Tatum: So, my husband knew knows somebody with an implant and they were talking about how, I’m sure you’ve never done this, they like cheated on a test once cause they like just connected. Don’t do that. Don’t cheat in college.
Clara: Oh wow, no I’ve never done that. I’d be too frightened and scared I was going to get caught or something. I’d be like shaking while doing it.
Tatum: Yeah, it’s much better just to learn the information. But, I guess if you were at a really boring class you could just put on like audible or something.
Clara: Yeah, usually. Yeah. well not the cheating part, but usually…
Clara: …Usually If it’s like a quiet class, like kind of boring, I would like can just like listen to music or something. I don’t abuse the ability to do it though.
Tatum: In the background. You probably don’t want to say this in front of your mom. Okay. So we’ve talked a lot about your devices, the beginning but we haven’t touched on this yet. So Cochlear helped connect us with you guys since you use Cochlear devices. So how did you go about making that decision, Julie, like choosing between the manufacturers?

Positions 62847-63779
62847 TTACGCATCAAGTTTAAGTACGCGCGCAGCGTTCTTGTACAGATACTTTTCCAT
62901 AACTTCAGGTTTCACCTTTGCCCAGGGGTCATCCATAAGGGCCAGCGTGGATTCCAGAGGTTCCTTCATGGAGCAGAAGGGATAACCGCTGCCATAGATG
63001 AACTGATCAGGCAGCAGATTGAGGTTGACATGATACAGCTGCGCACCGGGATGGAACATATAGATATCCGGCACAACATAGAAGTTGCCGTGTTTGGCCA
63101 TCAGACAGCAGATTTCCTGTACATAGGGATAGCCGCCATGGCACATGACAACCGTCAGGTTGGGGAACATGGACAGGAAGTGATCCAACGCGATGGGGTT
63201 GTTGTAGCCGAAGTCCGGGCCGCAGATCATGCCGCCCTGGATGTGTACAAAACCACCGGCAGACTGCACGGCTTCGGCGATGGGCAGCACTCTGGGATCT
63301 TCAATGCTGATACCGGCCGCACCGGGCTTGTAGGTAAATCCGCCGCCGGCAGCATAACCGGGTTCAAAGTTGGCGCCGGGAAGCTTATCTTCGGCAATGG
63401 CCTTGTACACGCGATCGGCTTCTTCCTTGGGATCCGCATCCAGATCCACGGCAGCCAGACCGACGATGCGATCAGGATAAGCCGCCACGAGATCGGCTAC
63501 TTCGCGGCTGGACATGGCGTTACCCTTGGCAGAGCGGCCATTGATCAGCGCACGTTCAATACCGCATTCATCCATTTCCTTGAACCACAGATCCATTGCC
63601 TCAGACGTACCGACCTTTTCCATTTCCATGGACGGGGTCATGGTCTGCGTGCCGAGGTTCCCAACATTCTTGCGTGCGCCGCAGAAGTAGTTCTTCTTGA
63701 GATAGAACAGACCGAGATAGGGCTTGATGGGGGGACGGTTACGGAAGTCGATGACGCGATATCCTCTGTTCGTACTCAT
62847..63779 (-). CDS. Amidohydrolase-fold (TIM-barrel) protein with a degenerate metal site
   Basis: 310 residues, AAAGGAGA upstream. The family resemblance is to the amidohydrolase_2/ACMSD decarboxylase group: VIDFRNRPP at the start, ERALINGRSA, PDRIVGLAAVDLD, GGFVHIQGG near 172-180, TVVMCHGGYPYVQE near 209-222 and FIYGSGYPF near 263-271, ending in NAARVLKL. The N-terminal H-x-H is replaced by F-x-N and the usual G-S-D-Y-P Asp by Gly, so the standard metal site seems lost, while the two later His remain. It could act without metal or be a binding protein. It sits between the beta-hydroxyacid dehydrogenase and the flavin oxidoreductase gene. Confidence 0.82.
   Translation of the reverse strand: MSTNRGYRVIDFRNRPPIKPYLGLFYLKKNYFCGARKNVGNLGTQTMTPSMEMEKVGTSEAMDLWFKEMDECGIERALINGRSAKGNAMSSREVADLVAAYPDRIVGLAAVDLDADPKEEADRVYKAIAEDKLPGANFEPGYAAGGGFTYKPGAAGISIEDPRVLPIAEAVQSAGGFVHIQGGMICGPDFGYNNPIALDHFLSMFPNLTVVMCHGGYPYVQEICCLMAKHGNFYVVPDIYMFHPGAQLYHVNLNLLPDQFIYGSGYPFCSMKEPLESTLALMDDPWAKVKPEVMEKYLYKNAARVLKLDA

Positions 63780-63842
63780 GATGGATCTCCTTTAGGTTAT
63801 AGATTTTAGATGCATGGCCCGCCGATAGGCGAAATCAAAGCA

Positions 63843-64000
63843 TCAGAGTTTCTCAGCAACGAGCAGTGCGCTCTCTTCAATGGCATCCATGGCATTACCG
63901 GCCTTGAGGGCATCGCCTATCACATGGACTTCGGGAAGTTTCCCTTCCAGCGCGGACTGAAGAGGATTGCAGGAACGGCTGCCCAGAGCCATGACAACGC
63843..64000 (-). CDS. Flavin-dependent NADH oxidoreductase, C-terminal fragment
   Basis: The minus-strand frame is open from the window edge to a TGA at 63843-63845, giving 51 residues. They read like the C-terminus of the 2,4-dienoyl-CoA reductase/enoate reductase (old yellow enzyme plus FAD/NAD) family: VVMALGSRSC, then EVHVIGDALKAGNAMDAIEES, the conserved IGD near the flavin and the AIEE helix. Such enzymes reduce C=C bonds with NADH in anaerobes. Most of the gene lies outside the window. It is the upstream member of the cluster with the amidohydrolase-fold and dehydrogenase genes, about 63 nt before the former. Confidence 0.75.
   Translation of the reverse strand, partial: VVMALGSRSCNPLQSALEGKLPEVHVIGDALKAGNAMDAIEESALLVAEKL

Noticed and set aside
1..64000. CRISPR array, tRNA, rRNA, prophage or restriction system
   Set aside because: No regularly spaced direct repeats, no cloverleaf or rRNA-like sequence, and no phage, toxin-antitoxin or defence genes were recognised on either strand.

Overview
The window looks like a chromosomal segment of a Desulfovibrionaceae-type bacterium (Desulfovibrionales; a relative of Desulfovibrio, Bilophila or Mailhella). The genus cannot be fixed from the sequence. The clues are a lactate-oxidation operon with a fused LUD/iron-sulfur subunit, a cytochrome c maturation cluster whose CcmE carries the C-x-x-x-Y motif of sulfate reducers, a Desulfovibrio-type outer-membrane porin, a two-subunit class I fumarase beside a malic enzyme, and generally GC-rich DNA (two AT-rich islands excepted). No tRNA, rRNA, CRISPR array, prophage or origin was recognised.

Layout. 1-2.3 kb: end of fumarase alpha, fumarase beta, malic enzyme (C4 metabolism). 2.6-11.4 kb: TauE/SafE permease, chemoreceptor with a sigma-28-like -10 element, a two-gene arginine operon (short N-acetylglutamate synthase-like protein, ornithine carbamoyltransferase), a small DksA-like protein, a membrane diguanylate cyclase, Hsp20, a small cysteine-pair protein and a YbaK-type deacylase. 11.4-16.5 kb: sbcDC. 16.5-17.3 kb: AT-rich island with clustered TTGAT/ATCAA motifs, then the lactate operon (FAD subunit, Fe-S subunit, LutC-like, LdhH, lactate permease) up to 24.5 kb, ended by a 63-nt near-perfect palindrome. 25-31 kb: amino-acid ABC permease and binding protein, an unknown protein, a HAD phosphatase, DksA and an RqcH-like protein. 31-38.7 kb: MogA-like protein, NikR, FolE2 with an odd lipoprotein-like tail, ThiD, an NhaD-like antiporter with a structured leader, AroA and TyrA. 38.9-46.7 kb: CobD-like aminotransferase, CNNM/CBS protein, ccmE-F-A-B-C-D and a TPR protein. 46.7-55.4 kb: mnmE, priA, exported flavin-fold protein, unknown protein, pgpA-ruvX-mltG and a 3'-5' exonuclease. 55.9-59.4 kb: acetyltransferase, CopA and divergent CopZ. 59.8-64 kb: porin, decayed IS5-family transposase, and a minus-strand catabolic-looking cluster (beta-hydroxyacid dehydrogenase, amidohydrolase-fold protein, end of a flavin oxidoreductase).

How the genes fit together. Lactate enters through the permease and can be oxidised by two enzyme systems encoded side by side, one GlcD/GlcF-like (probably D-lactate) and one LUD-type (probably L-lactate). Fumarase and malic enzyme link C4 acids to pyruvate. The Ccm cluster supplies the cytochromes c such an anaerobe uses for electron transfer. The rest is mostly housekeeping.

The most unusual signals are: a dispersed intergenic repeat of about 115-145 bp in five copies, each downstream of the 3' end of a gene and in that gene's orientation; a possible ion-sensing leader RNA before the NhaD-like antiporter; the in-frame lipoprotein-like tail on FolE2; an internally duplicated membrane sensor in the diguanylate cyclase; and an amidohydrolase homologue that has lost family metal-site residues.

Julie: We had again evaluated the different manufacturers at the time. And I since we are at Child’s Voice school, I was able to talk with a lot of the other parents who had children with cochlear implants, which was another amazing aspect of the school was that it was just wonderful networking and meeting other parents and being able to share with somebody what you’re going through and they really get it, so that was really important. And I had only really heard very positive things about Cochlear. And my audiologist was also very helpful in establishing my confidence I think in Cochlear too just based on her experience when I was, you know, specifically evaluating Cochlear, she had nothing but great things to say about them and that they were very progressive and appeared to be really looking in the future and trying to continuing to improve. And then at the time I think it was the Nucleus 24 back in 2003 and part of my decision was that there was going to be this advancement and that there was only going to be certain amount of the electrodes that would be fired up and then there would be reserved for all these other advancements. So I felt like it was a company that she could grow with and that it was going to be changing and honestly like to think about where we are today, even with her device versus back when she was three is like night and day. She has been able to over the years, I think she’s upgraded like four different times. The device, the external device, the internal device has been compatible. But she has been able to benefit from so many of the upgrades and most recently the Bluetooth, which she just mentioned. And also the benefits of just being on the phone with Bluetooth has been tremendous for her. She’s so happy. And there’s also an aqua device now so she can actually swim with her friends, which was very challenging in her early years of, five to 10, 13 years, whatever range, you know, obviously the challenges of being at the pool without being able to swim with your device. When she was little, we tried to, you know, create our own ways to make it waterproof, but we won’t tell anybody else that.